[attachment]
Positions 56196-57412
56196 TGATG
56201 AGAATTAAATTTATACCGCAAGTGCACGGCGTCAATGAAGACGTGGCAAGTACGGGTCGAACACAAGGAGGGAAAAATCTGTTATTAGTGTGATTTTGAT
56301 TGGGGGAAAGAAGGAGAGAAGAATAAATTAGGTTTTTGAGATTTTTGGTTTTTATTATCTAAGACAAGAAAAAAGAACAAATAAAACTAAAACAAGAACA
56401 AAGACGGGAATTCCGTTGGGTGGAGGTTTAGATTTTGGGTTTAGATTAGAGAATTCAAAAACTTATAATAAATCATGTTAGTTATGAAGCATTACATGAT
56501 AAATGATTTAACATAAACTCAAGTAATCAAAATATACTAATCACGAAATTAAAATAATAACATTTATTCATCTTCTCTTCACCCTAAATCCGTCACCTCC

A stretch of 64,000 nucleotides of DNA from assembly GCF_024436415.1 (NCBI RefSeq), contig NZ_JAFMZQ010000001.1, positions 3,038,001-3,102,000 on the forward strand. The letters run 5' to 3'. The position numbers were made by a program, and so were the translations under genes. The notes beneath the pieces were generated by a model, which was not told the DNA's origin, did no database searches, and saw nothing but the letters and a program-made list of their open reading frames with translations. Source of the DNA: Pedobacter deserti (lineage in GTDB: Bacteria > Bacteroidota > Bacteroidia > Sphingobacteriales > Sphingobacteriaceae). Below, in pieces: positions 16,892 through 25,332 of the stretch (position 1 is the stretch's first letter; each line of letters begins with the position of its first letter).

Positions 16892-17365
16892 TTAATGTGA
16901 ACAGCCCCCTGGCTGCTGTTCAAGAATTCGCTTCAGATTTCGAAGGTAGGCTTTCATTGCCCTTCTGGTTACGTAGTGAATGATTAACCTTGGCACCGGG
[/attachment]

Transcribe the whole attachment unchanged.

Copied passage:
Positions 56196-57412
56196 TGATG
56201 AGAATTAAATTTATACCGCAAGTGCACGGCGTCAATGAAGACGTGGCAAGTACGGGTCGAACACAAGGAGGGAAAAATCTGTTATTAGTGTGATTTTGAT
56301 TGGGGGAAAGAAGGAGAGAAGAATAAATTAGGTTTTTGAGATTTTTGGTTTTTATTATCTAAGACAAGAAAAAAGAACAAATAAAACTAAAACAAGAACA
56401 AAGACGGGAATTCCGTTGGGTGGAGGTTTAGATTTTGGGTTTAGATTAGAGAATTCAAAAACTTATAATAAATCATGTTAGTTATGAAGCATTACATGAT
56501 AAATGATTTAACATAAACTCAAGTAATCAAAATATACTAATCACGAAATTAAAATAATAACATTTATTCATCTTCTCTTCACCCTAAATCCGTCACCTCC

A stretch of 64,000 nucleotides of DNA from assembly GCF_024436415.1 (NCBI RefSeq), contig NZ_JAFMZQ010000001.1, positions 3,038,001-3,102,000 on the forward strand. The letters run 5' to 3'. The position numbers were made by a program, and so were the translations under genes. The notes beneath the pieces were generated by a model, which was not told the DNA's origin, did no database searches, and saw nothing but the letters and a program-made list of their open reading frames with translations. Source of the DNA: Pedobacter deserti (lineage in GTDB: Bacteria > Bacteroidota > Bacteroidia > Sphingobacteriales > Sphingobacteriaceae). Below, in pieces: positions 16,892 through 25,332 of the stretch (position 1 is the stretch's first letter; each line of letters begins with the position of its first letter).

Positions 16892-17365
16892 TTAATGTGA
16901 ACAGCCCCCTGGCTGCTGTTCAAGAATTCGCTTCAGATTTCGAAGGTAGGCTTTCATTGCCCTTCTGGTTACGTAGTGAATGATTAACCTTGGCACCGGG